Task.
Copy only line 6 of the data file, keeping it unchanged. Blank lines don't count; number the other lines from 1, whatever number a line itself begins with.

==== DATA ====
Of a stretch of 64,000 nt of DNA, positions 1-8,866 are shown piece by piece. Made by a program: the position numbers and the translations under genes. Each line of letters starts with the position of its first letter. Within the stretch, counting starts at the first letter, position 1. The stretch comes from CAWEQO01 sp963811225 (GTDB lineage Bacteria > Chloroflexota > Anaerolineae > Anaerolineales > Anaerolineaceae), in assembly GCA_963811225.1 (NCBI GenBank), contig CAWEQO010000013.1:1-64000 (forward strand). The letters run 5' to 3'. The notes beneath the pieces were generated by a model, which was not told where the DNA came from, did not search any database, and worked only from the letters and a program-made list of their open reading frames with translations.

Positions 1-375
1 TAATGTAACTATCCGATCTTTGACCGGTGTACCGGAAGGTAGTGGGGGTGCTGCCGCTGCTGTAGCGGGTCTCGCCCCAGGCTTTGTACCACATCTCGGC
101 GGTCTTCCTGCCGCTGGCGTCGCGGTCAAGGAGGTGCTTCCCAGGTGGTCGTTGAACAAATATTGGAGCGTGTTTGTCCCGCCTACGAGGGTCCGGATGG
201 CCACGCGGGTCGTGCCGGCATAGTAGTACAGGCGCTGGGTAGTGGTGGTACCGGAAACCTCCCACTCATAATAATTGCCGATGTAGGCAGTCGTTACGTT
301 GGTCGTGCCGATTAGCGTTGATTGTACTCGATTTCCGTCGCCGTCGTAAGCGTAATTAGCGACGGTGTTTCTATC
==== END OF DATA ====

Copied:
301 GGTCGTGCCGATTAGCGTTGATTGTACTCGATTTCCGTCGCCGTCGTAAGCGTAATTAGCGACGGTGTTTCTATC